The primary issue here is that we are inspecting the data before picking the groups that will be compared. It is inappropriate to examine all data by eye (informal testing) and only afterwards decide which parts to formally test. This is called data snooping or data fishing. Naturally, we would pick the groups with the large differences for the formal test, and this would lead to an inflation in the Type I error rate. To understand inflated Type I error rates better, let’s consider a slightly different problem.
Suppose we are to measure the aptitude for students in 20 classes in a large elementary school at the beginning of the year. In this school, all students are randomly assigned to classrooms, so any differences we observe between the classes at the start of the year are completely due to chance. However, with so many groups, we will probably observe a few groups that look rather different from each other. If we select only the classes that look different and then perform a formal test, we will probably make the wrong conclusion that the assignment wasn’t random. While we might only formally test differences for a few pairs of classes, we informally evaluated the other classes by eye before choosing the most extreme cases for a comparison.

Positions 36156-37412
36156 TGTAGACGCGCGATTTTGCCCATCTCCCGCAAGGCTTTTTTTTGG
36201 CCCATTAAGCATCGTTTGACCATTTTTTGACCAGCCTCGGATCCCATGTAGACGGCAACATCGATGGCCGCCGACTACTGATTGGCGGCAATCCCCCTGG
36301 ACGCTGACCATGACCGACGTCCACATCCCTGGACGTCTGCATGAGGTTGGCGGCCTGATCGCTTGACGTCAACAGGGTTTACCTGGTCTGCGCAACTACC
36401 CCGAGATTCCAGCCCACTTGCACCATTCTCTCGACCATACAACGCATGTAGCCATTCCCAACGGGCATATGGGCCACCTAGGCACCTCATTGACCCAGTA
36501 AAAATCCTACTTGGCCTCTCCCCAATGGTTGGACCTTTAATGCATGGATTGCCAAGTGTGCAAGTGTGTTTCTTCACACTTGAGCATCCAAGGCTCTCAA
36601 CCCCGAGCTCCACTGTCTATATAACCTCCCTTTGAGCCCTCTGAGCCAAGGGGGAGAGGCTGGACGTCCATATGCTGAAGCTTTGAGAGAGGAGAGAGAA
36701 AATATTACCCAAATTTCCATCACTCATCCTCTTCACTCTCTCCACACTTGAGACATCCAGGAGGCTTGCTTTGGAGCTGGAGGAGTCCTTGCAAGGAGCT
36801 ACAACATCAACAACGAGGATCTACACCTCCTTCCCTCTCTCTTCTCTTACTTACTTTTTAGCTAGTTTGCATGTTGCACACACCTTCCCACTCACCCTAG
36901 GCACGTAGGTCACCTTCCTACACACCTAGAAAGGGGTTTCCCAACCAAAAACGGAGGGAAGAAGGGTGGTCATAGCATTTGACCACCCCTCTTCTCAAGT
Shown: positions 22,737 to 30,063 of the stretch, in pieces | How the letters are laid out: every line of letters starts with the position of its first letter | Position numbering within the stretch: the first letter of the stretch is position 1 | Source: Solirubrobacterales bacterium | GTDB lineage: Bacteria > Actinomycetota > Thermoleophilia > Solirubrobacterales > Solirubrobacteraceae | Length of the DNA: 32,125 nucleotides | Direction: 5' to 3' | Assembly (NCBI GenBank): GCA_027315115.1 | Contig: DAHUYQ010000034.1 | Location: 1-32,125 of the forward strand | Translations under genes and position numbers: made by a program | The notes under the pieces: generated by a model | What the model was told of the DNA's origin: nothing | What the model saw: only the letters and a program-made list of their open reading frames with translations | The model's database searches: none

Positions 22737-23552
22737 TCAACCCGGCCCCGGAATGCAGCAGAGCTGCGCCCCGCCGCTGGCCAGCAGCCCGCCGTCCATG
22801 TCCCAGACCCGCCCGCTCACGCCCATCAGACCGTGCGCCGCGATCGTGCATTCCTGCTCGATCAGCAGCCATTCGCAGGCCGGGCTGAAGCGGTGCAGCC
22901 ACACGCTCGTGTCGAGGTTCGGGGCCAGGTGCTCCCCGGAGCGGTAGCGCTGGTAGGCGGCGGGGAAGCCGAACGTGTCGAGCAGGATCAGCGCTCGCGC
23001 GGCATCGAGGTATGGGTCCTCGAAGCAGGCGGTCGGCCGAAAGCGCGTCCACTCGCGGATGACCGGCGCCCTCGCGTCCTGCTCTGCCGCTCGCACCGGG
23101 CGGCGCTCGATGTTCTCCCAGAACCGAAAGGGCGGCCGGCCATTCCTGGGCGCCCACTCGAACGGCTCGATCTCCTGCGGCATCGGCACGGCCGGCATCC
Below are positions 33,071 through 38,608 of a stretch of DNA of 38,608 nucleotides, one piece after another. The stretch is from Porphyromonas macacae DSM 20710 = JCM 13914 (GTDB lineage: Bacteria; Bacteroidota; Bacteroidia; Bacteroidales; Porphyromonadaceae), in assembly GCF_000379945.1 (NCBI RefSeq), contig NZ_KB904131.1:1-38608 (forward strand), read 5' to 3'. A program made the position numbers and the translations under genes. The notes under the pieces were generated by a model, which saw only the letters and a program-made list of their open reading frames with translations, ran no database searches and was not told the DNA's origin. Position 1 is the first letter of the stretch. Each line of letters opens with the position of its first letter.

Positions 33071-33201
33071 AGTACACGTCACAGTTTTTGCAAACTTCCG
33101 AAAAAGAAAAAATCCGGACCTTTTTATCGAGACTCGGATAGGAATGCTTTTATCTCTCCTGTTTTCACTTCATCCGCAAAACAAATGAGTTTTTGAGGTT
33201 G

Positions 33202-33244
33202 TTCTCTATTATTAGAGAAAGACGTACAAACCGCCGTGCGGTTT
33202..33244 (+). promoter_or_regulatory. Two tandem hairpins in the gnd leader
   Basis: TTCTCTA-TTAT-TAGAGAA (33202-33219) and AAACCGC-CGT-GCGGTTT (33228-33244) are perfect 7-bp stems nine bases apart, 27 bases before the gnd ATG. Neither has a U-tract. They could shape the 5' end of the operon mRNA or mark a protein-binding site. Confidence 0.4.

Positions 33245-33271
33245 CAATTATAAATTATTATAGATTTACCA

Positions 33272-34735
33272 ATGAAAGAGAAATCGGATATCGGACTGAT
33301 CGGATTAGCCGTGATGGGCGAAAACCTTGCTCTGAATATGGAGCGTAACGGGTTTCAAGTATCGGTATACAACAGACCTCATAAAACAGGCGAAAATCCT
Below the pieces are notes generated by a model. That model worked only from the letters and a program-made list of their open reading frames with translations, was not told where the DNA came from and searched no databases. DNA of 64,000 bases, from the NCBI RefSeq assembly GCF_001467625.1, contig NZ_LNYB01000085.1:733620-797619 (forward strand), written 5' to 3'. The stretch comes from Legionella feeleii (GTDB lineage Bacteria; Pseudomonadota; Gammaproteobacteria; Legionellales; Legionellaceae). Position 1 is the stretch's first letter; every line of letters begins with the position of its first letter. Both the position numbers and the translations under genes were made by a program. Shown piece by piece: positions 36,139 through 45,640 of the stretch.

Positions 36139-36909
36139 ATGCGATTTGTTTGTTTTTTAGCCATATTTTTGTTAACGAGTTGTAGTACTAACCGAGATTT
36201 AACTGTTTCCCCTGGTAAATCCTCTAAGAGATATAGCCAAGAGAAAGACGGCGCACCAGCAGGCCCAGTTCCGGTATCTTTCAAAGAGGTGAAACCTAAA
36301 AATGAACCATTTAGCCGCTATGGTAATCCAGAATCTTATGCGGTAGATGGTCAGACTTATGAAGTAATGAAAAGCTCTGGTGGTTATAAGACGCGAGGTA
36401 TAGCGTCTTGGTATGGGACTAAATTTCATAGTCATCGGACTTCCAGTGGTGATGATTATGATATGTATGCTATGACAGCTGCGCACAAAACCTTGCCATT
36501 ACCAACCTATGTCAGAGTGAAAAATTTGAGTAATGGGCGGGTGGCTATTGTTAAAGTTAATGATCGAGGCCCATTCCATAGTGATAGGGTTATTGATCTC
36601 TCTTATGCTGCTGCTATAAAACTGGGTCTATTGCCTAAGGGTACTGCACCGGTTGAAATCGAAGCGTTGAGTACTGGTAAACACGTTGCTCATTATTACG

22.2.1 Observed data
In the next section we will learn how to use the \(F\) statistic to test whether observed differences in sample means could have happened just by chance even if there was no difference in the respective population means.
The method of analysis of variance in this context focuses on answering one question: is the variability in the sample means so large that it seems unlikely to be from chance alone? This question is different from earlier testing procedures since we will simultaneously consider many groups, and evaluate whether their sample means differ more than we would expect from natural variation. We call this variability the mean square between groups (MSG) \((MSG)\), and it has an associated degrees of freedom, \(df_{G} = k  1\) when there are \(k\) groups. The \(MSG\) can be thought of as a scaled variance formula for means. If the null hypothesis is true, any variation in the sample means is due to chance and shouldn’t be too large. Details of \(MSG\) calculations are provided in the footnote.^{2} However, we typically use software for these computations.